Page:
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Transferring UK pension scheme benefits to Australia: The basics — Part 1

By Peter Kelly
12 February 2020 — 6 minute read

For former UK residents with money in a UK pension scheme who have chosen to make Australia their home, it probably makes sense to transfer their UK pension scheme benefits to an Australian superannuation fund. However, there is quite a lot of complexity in transferring benefits across the pond. This is because you need to ensure that you are complying with both Australian and UK taxation and superannuation/pension laws.

The UK regulator

Within the UK, pensions and taxation are administered by Her Majesty’s Revenue and Customs (HMRC).

Even though a person may no longer be a UK resident for tax purposes, transferring funds to an Australian superannuation fund incurs UK reporting and tax obligations that extend for many years after the funds’ transfer. Ongoing reporting obligations are largely dependent on when the UK pension scheme funds were transferred and the time that has elapsed since the individual was a UK resident for tax purposes.  

When money is withdrawn from a UK pension scheme, UK tax may apply. Where an unauthorised payment occurs, such as the transfer to a non-approved fund, tax of up to 55 per cent may apply.

However, in some circumstances, the transfer of benefits from a UK pension scheme to a foreign superannuation fund or pension scheme can be arranged to avoid the payment of UK tax at the time of transfer.

For this to occur, the fund to which the UK benefit will be transferred to must be registered with HMRC as a Qualifying Recognised Overseas Pension Scheme (QROPS).

To be included on the QROPS list, an Australian superannuation fund must agree to provide ongoing reporting to HMRC, and the fund must restrict the payment of benefits to members aged 55 or older, except in instances of retirement due to ill-health.

Age 55 restriction

As Australian superannuation legislation permits benefits to be released before age 55 in some circumstances (e.g. severe financial hardship, compassionate grounds), Australian funds wanting inclusion on the QROPS list need to limit membership of their fund to people aged 55 or older.

There are currently a couple of hundred Australian superannuation funds included on the QROPS list. Except for one fund, all are self-managed superannuation funds that have specifically restricted membership to people aged 55 or older.

What types of pension interests can be transferred?

The three common forms of UK pension arrangements are:

  1. The State Pension
  2. Defined benefit schemes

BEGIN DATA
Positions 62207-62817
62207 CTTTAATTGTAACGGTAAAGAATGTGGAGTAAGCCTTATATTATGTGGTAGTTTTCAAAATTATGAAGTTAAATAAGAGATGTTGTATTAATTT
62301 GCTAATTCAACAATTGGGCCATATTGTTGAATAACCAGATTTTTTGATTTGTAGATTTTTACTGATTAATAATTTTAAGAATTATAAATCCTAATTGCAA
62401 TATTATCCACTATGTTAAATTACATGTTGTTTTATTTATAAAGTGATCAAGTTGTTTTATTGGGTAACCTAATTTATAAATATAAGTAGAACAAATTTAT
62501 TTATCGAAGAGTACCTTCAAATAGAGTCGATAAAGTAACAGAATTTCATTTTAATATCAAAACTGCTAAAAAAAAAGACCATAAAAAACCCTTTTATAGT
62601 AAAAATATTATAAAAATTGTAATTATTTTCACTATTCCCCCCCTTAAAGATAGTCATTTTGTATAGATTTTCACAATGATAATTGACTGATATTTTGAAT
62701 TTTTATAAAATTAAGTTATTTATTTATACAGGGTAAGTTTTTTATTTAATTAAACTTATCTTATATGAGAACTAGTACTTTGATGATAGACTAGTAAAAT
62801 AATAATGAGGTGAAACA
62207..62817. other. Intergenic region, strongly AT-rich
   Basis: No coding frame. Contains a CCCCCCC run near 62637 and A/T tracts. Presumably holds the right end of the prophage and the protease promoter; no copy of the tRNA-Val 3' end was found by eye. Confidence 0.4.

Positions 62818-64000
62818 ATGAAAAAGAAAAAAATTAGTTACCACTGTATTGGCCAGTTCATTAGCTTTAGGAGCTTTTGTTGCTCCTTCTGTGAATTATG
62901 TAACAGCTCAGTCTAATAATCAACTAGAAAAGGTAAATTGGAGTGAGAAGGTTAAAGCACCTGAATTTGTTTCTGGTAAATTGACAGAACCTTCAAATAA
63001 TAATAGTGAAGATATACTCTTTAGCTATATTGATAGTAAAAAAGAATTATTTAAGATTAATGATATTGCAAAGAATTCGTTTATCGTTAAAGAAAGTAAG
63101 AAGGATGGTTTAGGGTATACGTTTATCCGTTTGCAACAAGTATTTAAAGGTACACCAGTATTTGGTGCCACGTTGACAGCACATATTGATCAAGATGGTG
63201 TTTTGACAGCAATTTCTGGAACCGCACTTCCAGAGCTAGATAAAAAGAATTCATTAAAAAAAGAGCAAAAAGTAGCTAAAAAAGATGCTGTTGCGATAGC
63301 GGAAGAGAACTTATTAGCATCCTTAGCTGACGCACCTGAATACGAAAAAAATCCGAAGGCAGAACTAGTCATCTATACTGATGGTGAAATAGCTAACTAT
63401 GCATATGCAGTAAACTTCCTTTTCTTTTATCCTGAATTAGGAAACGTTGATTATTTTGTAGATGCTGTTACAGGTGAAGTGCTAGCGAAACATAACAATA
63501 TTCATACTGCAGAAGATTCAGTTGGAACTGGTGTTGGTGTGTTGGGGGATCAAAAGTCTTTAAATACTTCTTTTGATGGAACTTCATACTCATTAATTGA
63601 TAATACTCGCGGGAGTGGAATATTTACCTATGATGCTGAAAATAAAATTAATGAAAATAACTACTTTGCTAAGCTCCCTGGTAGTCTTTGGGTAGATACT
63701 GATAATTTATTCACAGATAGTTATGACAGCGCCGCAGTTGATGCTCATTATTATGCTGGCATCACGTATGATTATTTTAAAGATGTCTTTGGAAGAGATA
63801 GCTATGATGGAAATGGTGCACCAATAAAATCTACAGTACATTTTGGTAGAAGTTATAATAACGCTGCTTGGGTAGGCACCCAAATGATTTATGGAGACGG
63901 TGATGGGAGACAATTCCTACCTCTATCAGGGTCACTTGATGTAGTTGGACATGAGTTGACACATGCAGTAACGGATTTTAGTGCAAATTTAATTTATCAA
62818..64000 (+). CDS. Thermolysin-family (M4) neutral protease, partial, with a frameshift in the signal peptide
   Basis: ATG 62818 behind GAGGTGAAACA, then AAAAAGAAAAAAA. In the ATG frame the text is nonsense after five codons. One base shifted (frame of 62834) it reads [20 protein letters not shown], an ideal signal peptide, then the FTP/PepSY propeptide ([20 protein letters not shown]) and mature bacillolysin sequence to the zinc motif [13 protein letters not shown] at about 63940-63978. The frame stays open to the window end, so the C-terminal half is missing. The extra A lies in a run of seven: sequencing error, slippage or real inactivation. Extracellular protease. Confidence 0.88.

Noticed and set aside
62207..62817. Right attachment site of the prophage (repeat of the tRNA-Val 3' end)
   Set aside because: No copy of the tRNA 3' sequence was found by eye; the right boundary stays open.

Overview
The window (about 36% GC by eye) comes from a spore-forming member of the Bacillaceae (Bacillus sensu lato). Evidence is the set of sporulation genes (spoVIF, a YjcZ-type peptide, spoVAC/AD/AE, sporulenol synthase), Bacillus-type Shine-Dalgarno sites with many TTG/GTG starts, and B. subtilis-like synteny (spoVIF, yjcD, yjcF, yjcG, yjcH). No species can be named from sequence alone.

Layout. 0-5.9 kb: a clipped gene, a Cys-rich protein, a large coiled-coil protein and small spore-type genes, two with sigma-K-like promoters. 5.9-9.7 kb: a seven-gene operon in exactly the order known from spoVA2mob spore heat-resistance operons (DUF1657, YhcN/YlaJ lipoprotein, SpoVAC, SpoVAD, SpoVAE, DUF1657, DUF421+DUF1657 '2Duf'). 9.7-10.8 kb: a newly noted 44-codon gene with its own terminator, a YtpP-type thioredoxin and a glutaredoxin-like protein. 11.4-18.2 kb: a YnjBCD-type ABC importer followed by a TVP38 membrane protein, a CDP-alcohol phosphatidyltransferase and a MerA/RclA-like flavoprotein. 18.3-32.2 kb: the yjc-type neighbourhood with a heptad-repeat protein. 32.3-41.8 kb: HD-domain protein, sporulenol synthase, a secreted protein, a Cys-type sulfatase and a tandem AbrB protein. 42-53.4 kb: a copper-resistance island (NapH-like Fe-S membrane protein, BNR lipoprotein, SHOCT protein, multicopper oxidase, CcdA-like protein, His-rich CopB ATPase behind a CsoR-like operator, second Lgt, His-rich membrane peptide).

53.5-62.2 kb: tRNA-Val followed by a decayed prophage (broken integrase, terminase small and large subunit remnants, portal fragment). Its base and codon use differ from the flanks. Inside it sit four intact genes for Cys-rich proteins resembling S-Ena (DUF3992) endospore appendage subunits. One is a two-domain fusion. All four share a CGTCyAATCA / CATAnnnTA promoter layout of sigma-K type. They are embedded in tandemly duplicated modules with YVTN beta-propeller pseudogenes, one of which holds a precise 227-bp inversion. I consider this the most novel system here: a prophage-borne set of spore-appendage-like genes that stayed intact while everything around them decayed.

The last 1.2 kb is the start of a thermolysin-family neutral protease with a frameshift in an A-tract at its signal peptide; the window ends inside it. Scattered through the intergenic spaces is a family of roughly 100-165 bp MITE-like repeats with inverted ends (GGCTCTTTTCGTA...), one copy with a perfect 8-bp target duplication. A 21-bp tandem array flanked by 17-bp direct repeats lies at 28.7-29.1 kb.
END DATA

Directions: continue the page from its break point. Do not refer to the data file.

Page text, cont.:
3. Defined contribution schemes

Defined benefit schemes may be funded or unfunded schemes.

Individuals are unable to transfer their State Pension rights or any interest they have in an unfunded defined benefit scheme (e.g. NHS Pension Scheme) to a QROPS.

Members of funded defined benefit schemes may be able to transfer the cash value of their scheme to a QROPS; however, they must seek UK independent financial advice before the transfer can occur. A UK pension scheme may refuse to allow the transfer of a defined benefit interest to a QROPS.

For practical purposes, the most common transfer requests relate to defined contribution schemes.

UK tax year

The timing applicable to UK pension transfers and ongoing reporting obligations is based on the UK tax year. A UK tax year commences on 6 April each year and ends on 5 April of the following year.

Overseas transfer charge

When a UK pension scheme transfer occurred on or after 9 March 2017, and the individual transferring the funds is not a tax resident of the country where their QROPS is located, an overseas transfer charge applies; for example, an Australian resident requesting their UK pension benefit be transferred to a QROPS located in Malta.

The overseas transfer charge is 25 per cent of the amount transferred.

If a UK pension interest is transferred to a country where the individual is a tax resident, and they cease to be a resident of that country within five full UK tax years of the transfer occurring, the overseas transfer charge will be payable.

Payment of UK tax

A former UK tax resident can generally access their UK benefits on retirement from age 55, or earlier where retirement results from ill-health.

Where benefits are transferred to an Australian QROPS, they will be subject to Australian preservation rules.

For UK tax purposes, benefits must generally be used to purchase a retirement income stream such as a lifetime annuity or a flexi-access drawdown fund (similar to an account-based pension). However, a lump sum of up to 25 per cent can generally be withdrawn free of UK tax as a “pension commencement lump sum”.

When an income stream commences being paid to an Australian tax resident from a QROPS (say) as an account-based pension, the income is subject to Australian tax laws. In particular, where an income stream is paid to a person aged 60 or older, it is exempt from Australian tax.